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Labour Party proposes digitisation of red book to combat measles outbreaks


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The red book has been used by the NHS to store children’s medical records for the past 30 years 

In a bid to modernize healthcare services and address declining measles vaccination rates, the Labour Party has announced plans to digitize the red book, also known as the Personal Child Health Record (PCHR), given to parents to record their children’s medical records.

This initiative forms part of a broader reform aimed at enhancing the functionality of the NHS app.

Under the proposed reforms, children’s health records will be stored on parents’ NHS app, providing easy access to information regarding vaccination schedules and health check-ups.

Automatic notifications will alert parents if their children are behind on vaccinations or check-ups, with the option to conveniently book appointments through the app.

With measles vaccination rates declining for the past seven years and the UK losing its measles-free status in 2019, Labour’s initiative seeks to combat the resurgence of measles outbreaks across the country.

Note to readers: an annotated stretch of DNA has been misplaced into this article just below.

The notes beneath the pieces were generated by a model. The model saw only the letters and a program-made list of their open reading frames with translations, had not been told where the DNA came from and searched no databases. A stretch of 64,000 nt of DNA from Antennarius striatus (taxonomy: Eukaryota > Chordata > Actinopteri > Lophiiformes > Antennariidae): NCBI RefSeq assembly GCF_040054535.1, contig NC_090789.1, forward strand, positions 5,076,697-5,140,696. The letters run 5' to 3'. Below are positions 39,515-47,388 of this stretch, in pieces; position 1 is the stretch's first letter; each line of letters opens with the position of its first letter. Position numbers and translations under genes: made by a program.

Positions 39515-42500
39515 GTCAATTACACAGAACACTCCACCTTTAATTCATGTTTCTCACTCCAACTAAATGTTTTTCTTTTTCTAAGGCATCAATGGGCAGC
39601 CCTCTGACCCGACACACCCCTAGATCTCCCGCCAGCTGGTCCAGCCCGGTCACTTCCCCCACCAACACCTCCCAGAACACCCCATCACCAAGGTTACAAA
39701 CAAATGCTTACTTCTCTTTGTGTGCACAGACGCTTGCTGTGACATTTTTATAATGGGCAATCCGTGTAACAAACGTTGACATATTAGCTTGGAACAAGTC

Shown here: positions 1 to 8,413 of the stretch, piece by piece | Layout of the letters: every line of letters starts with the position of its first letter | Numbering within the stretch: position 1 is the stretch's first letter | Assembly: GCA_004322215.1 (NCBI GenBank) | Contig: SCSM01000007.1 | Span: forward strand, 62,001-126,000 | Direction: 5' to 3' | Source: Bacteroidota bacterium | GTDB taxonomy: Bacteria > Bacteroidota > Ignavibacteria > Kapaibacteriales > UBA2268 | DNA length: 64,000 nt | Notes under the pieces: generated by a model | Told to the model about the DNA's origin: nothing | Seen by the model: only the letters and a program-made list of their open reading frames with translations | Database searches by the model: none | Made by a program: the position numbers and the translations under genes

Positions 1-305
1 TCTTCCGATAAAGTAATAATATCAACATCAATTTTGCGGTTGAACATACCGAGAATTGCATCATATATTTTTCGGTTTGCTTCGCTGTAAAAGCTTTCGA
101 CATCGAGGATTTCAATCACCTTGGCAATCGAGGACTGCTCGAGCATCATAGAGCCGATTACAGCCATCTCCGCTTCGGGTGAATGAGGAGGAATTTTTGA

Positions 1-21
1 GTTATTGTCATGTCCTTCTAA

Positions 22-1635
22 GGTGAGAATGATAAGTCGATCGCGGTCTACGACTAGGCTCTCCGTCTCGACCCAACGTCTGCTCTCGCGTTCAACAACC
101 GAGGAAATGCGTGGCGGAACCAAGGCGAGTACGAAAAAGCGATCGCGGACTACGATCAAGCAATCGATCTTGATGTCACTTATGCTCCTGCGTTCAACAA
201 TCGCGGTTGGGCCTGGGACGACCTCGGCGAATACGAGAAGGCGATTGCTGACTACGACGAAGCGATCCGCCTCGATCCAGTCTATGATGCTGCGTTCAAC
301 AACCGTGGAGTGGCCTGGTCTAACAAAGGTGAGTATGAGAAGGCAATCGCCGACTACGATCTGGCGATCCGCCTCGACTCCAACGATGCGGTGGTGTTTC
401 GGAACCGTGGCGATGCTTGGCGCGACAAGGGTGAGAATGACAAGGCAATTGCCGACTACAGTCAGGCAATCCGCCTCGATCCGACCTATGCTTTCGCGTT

The drop in vaccination rates is believed to be driving a surge in measles cases in England, particuarly in the West Midlands.

UK Health Security Agency (UKHSA) reported 67 out of 190 cases in West Midlands, London with 63, and East Midlands with 21 since March 4, 2024.

Wes Streeting MP, Labour’s Shadow Health Secretary, emphasised the transformative potential of digitizing the red book, highlighting its role in promoting children’s healthcare and increasing measles vaccination coverage.

Streeting criticized the government’s handling of the measles resurgence, attributing it to Britain’s “decline under the Tories”:

“With the red book on the app, the NHS will be able to notify every parent of an unprotected child, give them accurate information about the MMR vaccine, and invite their child to get vaccinated. That’s how a modern health service would tackle this public health crisis.”

Further, Labour Party Leader Keir Starmer stressed the significance of giving “power to the patients” and ensuring timely access to healthcare services in Labour’s vision.

He said, “In 2024, patients still wait on the phone at 8am, or even queue up in person, just to see a doctor. It’s no wonder so many people don’t bother or don’t have time, illness is caught too late, pressures on the NHS pile up, and lives are lost.”

The red book, a staple provided by the NHS to new parents for the past three decades, will undergo a digital transformation after previous health policy pledges to digitize it failed to materialize.


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